Home Internet Fast internet network coming for underserved areas | Business

Fast internet network coming for underserved areas | Business

The Spectrum Management Authority, SMA, this week announced plans to sell new spectrum for US$24 million to deliver high-speed internet to remote communities.

The selected candidate will be given a decade to pay for the spectrum in instalments.

“We are happy that we can connect these unconnected spaces,” said SMA Managing Director Dr Maria Myers in an interview with the Financial Gleaner.

The move seeks to improve the service to over 200 underserved communities across the 14 parishes of Jamaica. It would improve mobile internet for these mostly small communities including the 134 residents in Merrywook in St Elizabeth or the 1,070 residents in Skibo, Portland, and others, according to the SMA tender document issued Wednesday.

It will also give the chosen telecoms a newly repurposed spectrum in the 600 megahertz band, previously held for broadcasting services.

Spectrum allows for wireless communication on certain assigned frequencies that entities such as radio stations and telecoms utilise to deliver their services to consumers.

Other entities utilising spectrum include the security forces, the aviation sector, satellites that drift over the country, among others.

The allocation of spectrum for terrestrial and outerspace purposes is managed by the SMA, which is an agency of the Ministry of Science, Energy, Telecommunications and Transport.

For the current sale of terrestrial spectrum, bidders need to submit a business plan. They also need to hold a telecoms licence from the Office of Utilities Regulation as a prerequisite. Bids are due by June 12 and the winner of the bid will be announced that same month.

“The project is to deploy a mobile communication network with the aim to provide to the public mobile broadband services over a period of 15 years,” SMA said in the tender document.

A year after the granting of the spectrum, the winning telecoms is expected to ensure high-speed internet coverage of over 50 per cent of the population within “communities classified as underserved” by SMA, and 95 per cent coverage in two years.

None of the two largest telecoms, Digicel Jamaica and Flow Jamaica, responded to requests for comment on whether they would be going after the new spectrum.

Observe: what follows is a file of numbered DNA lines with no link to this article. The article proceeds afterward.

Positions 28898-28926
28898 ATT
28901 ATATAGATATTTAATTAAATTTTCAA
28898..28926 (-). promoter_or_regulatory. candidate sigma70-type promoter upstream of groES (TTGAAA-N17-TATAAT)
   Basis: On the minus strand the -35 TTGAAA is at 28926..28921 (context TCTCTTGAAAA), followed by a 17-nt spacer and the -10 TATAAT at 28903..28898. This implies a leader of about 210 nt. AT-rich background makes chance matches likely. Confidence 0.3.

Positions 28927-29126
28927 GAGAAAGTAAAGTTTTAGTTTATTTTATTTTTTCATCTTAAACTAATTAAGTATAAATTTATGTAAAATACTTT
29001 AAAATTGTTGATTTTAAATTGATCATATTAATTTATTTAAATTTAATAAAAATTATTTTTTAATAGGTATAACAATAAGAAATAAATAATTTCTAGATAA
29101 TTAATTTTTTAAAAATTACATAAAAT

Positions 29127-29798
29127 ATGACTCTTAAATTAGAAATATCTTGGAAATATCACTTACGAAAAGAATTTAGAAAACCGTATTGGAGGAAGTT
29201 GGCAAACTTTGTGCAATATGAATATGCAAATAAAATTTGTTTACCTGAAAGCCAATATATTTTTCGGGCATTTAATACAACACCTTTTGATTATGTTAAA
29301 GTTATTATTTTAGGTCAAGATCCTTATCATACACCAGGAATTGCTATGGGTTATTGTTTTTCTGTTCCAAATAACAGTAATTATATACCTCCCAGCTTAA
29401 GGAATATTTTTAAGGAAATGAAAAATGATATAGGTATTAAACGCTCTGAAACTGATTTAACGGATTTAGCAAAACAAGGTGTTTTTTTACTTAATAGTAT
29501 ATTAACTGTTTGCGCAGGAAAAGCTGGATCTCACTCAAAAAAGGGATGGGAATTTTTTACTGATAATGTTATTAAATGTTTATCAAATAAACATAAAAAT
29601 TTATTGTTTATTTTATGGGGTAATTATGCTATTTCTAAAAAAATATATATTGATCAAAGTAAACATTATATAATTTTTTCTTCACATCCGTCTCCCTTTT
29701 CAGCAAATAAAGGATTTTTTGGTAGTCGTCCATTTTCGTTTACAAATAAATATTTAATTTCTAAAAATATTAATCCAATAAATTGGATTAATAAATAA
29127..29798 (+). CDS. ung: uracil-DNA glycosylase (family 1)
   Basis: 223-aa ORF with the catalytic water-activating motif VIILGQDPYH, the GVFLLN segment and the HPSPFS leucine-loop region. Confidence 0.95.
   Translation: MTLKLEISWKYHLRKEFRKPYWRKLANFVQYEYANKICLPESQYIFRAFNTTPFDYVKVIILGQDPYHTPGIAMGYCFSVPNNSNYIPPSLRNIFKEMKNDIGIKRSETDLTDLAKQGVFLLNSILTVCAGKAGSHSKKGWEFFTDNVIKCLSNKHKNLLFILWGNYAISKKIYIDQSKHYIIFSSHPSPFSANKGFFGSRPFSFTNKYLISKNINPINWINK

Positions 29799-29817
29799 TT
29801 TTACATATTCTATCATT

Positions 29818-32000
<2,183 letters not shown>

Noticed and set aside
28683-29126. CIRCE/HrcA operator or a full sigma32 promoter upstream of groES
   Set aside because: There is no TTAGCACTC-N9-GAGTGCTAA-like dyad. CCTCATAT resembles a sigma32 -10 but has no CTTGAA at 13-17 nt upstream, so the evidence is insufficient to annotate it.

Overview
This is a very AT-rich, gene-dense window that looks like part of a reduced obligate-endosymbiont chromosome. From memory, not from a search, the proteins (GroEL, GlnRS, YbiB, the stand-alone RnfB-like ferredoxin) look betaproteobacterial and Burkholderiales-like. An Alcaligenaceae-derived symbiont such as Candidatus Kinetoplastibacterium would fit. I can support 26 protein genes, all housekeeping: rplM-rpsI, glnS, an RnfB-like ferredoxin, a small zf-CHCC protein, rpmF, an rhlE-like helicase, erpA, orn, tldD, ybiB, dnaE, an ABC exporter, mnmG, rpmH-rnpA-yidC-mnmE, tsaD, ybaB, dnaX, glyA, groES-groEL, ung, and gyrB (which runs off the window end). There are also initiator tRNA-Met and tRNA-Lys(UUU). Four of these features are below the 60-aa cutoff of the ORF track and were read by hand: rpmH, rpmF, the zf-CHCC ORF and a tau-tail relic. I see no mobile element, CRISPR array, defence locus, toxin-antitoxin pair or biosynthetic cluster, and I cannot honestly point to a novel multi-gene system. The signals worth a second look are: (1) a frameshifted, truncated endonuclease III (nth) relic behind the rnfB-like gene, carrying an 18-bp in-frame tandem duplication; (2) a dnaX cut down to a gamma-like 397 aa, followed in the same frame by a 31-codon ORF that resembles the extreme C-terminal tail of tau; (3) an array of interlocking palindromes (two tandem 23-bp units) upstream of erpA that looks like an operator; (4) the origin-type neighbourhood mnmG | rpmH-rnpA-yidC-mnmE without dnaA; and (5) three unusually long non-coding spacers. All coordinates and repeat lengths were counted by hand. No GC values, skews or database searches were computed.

Mobile operators already have spectrum but will eventually need more with the shift towards more intensive data usage.

“In Jamaica, mobile broadband services are also expected to grow significantly because mobile users on legacy networks will migrate to 4G/LTE and 5G networks. Hence network traffic will increase significantly, in turn increasing the demand for spectrum,” SMA said.

Hamilton, however, downplayed the move towards rapid 5G networks at this time, indicating that it is still an emergent technology. The Government is “service agnostic”, she said, adding that the telecoms would have to decide on their technology choice to reach the desired goal for internet penetration. Therefore, it would be incorrect to describe the project as the sale of a 5G spectrum licence, she added.

The additional spectrum allocation is meant to support Jamaica’s national development plan, known as ‘Vision 2030 Jamaica’, one of the objectives of which is to expand broadband networks nationwide. After conducting an extensive industry consultation in 2022, the SMA repurposed the 614MHz band to 698MHz, which it dubbed collectively in the tender as the 600MHz band.

The selected bidder will be required to make a deposit of US$8 million and commit an irrevocable letter of undertaking to pay another US$16 million in 10 equal annual instalments.

An unnamed legacy media broadcaster previously held the 600MHz band, but agreed to cede it for another band after consultation.

“They agreed for the greater good,” said Hamilton.

The SMA targeted that band to allow for stronger penetration to remote areas while offering better signal strength in old building staircases, and other areas that signals are difficult to reach.

As for fifth-generation technology, earlier in May, Director General of the Office of Utilities Regulation, Ansord Hewitt, called on telecommunication providers to consider the most efficient strategies to unleash 5G in the market to put Jamaica at the forefront of technology. He made that call at the SMA’s inaugural Caribbean Spectrum Management Conference in Montego Bay.

In its purest form, 5G technology can match the speed of fixed-line broadband on mobile devices and enable activity such as autonomous driving cars.

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